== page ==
The Gustavus forensics team continues the tradition of excellence, with major team and individual wins this season. Last season the team ranked in the top 20, which is impressive since 14 of the top 20 schools are “Division I” schools that have more funding and more coaching staff. While many schools have several full-time forensics coaches, the Gustavus coach also is a full-time professor. So a unique aspect of the Gustavus program is the team meets weekly for peer coaching, a technique the team has found to be very successful.
Twin Cities Gustie Breakfasts
Join other Minneapolis/St. Paul area Gusties for a once-a-month morning cup of coffee and breakfast while getting an update on Gustavus. The group meets the third Wednesday of each month at the Doubletree Hotel, Minneapolis-Park Place, 1500 Park Place Boulevard (Hwy. 394 & Hwy. 100), 8:00-9:30 a.m., $10 per person. Reserve by calling Don Swanson ’55 at 763/533-9083. Upcoming speakers:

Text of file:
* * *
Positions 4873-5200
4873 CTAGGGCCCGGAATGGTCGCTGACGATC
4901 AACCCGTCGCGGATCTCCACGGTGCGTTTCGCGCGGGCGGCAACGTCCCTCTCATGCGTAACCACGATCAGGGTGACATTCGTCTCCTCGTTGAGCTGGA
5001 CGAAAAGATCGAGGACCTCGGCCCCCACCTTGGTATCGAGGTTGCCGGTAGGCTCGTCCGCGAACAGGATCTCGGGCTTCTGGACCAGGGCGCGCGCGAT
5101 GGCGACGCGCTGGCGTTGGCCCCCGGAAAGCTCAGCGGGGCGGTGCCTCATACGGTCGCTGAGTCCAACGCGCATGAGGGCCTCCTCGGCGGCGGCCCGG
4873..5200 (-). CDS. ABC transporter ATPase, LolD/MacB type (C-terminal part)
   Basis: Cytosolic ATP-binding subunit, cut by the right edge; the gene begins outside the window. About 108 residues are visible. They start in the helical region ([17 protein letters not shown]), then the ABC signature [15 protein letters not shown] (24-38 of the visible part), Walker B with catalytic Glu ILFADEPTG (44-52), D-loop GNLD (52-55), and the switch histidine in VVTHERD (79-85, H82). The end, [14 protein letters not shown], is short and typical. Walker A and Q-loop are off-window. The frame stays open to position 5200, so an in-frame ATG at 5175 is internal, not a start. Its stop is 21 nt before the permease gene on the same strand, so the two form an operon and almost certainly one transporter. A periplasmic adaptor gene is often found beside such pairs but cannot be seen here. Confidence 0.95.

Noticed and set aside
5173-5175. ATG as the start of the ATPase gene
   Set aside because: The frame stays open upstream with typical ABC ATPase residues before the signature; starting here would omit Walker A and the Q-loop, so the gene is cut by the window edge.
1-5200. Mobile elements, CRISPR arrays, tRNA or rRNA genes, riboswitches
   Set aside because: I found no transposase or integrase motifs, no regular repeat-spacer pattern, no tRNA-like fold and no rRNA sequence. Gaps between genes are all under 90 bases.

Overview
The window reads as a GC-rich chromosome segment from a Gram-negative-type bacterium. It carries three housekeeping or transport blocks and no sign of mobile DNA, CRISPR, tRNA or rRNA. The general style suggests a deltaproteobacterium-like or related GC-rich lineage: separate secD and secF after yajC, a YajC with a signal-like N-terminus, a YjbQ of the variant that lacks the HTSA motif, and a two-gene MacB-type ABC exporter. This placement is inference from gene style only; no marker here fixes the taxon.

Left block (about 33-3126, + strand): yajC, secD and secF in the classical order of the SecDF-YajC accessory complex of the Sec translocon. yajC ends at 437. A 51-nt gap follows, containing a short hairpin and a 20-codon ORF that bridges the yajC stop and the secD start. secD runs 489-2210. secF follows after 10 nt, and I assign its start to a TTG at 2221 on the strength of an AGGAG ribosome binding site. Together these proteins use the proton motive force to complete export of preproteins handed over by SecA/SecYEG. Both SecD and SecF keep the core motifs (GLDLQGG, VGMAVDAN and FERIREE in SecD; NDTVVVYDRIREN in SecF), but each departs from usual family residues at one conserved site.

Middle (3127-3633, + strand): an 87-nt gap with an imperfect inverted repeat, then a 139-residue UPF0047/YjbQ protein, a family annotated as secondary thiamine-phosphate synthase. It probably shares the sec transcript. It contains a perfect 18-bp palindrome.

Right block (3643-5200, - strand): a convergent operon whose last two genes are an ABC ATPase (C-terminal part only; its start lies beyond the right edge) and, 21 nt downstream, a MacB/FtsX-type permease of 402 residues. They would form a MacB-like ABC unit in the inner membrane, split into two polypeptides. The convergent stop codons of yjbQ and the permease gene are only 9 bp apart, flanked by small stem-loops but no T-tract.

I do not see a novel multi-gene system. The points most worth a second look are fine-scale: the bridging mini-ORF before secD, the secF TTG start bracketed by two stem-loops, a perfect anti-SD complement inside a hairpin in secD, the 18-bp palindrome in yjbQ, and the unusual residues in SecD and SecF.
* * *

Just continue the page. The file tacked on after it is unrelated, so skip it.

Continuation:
February 20 – Hank Toutain, Dean of Students
March 19 – Mary Morton, Provost and vice President of Academic Affairs
April 16 – Cindy Johnson-Groh, Executive Director, Linneaus Arboretum
May 21 – Tim Kennedy, Sports Information Director
Gustavus Dancing With the Profs
Inspired by the popular television show Dancing with the Stars, a standing room only crowd of students, faculty, and St. Peter community members filled Alumni Hall on November 2 to watch Gustavus students and faculty/staff members swing dance to raise money for the St. Peter United Way. The event, “Dancing with the Profs 2,” featured six teams of one Gustavus student and one faculty/staff member. In preparation for the evening competition, the Gustavus Swing Club gave the teams dance lessons, while members of GAC-TV documented the learning to provide a video showcase on each couple.
Alumni Insurance Programs